A few days ago I woke to the sound of scampering feet in the attic, sighed, did the research, and bought a dozen T-Rex baits.
The instructions were clear: Lay the traps for a few days without setting them or baiting them.
Rats are smart enough to avoid novel objects in the environment when there is no prior record in their brains (or a negative experience).
Our brains haven’t evolved that much after all. Whenever we encounter a new idea or a change, it takes less than a second for our brains to compare the new experience with our prior records. If there’s no match, the intuitive response is to reject the new stimulus.
Here’s how we can be smarter than a rat. Don’t avoid the “trap.” Wait 90 seconds before reacting. Train yourself and your team to respond with a neutral “that’s interesting.” or “let’s thing about that” then start to think about ways in which it could work.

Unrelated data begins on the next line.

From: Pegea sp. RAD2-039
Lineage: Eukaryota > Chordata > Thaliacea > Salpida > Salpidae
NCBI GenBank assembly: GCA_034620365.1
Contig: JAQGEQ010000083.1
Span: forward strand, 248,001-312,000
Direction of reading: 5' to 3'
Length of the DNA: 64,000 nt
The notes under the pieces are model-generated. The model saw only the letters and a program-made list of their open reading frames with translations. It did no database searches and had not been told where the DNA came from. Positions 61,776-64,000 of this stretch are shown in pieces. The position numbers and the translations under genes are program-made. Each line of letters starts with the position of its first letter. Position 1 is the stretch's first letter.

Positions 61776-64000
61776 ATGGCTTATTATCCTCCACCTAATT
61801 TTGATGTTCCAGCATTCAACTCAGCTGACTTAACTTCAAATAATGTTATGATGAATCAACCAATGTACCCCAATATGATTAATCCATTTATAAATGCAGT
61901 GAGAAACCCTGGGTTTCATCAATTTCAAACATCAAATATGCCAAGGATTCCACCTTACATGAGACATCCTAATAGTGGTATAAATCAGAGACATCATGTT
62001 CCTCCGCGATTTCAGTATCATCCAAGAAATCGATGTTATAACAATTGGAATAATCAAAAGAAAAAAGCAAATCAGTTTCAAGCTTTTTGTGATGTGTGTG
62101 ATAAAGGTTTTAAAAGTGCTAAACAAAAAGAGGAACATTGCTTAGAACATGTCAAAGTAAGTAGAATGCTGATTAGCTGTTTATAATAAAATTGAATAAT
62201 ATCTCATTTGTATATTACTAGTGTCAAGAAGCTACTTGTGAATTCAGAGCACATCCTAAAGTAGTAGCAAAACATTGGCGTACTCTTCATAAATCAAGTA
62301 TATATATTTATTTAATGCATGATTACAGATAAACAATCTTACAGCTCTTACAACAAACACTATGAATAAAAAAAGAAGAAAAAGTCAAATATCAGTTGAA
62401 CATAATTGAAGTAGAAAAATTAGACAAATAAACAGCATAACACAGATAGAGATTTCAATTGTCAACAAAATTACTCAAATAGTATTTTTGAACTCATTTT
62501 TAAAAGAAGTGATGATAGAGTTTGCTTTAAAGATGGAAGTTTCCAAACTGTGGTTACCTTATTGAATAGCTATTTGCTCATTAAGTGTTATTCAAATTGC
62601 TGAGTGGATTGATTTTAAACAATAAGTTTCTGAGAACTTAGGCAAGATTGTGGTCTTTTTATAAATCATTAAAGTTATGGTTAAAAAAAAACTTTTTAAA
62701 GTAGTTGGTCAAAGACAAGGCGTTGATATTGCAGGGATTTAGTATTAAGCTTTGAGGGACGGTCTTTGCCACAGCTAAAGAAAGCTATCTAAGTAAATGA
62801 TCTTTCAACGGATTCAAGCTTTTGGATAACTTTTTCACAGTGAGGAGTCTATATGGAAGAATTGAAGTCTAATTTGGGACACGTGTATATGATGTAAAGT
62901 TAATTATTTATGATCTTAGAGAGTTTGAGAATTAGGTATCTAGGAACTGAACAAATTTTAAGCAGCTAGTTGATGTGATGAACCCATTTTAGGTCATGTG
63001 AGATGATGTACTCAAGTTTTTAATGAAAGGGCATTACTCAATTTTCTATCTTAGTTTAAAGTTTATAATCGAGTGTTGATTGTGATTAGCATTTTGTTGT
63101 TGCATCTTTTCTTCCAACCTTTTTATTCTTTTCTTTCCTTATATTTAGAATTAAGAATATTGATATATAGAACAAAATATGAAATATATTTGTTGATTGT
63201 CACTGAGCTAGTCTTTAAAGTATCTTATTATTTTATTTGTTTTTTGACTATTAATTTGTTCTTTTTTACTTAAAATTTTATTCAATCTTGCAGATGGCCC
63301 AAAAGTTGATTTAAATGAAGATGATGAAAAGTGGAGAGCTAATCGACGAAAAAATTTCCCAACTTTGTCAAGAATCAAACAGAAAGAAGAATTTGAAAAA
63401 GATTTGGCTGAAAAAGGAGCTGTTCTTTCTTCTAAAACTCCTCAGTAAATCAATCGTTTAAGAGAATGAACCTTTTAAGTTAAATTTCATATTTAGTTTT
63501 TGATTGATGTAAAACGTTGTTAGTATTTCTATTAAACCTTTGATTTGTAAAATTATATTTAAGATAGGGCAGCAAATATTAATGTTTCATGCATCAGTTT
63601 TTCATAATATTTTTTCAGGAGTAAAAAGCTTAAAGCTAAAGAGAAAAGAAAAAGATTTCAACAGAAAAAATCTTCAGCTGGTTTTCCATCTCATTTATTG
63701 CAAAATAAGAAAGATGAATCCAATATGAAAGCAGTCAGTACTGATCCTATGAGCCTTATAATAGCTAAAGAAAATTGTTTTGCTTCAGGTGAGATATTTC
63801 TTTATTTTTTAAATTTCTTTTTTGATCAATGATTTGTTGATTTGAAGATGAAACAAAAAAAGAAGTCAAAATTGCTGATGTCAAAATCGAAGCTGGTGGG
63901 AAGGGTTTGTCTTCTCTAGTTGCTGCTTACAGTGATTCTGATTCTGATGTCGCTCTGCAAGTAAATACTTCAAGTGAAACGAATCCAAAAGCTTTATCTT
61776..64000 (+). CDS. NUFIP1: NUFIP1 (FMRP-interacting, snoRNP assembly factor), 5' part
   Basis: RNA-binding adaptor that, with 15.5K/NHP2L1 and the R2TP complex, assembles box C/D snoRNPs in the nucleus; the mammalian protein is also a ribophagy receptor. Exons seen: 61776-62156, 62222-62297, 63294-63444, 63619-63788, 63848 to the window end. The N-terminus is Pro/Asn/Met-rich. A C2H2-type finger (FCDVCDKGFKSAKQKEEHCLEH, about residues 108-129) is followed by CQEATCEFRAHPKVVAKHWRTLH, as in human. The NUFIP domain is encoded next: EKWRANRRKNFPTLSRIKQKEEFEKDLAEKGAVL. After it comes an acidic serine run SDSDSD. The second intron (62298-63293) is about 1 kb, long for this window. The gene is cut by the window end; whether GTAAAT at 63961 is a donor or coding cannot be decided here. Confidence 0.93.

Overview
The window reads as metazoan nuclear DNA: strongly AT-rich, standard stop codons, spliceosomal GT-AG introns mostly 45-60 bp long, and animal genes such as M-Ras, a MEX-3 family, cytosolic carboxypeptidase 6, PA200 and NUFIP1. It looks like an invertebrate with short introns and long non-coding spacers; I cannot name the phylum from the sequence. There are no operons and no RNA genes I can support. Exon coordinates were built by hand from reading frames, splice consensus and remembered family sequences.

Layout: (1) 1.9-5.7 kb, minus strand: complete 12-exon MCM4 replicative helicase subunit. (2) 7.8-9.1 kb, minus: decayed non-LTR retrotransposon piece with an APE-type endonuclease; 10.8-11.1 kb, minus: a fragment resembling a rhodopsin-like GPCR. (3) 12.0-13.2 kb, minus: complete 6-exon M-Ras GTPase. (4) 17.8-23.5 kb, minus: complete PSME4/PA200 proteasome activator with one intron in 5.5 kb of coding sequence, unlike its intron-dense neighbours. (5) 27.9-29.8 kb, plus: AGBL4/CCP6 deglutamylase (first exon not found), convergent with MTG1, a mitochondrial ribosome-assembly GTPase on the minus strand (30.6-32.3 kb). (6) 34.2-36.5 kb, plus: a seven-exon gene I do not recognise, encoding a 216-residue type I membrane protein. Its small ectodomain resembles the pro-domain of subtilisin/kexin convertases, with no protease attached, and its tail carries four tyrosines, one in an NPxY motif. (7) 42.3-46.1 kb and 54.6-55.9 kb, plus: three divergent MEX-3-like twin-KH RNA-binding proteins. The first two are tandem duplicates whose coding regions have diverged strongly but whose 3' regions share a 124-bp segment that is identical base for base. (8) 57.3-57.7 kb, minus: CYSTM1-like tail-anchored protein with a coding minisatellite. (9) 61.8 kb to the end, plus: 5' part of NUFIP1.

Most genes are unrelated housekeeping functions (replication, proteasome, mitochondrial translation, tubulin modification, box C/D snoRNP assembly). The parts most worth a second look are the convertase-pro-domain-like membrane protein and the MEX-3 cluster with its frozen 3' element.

Make this a best practice; it’s one of the components of Google’s “psychologically safe” teams, in which no idea is immediately judged.
During the 90 seconds, gather from the team ideas why it could work, or part of the idea that could work, no judgment allowed.
Your final decision can go either way. All you have to do is to fight off your instinctual response to discard novel stimuli before your “new brain” has a chance to evaluate them.
This one small switch should make a big difference in psychological safety and trust, as well as to generate a whole bunch of useful ideas.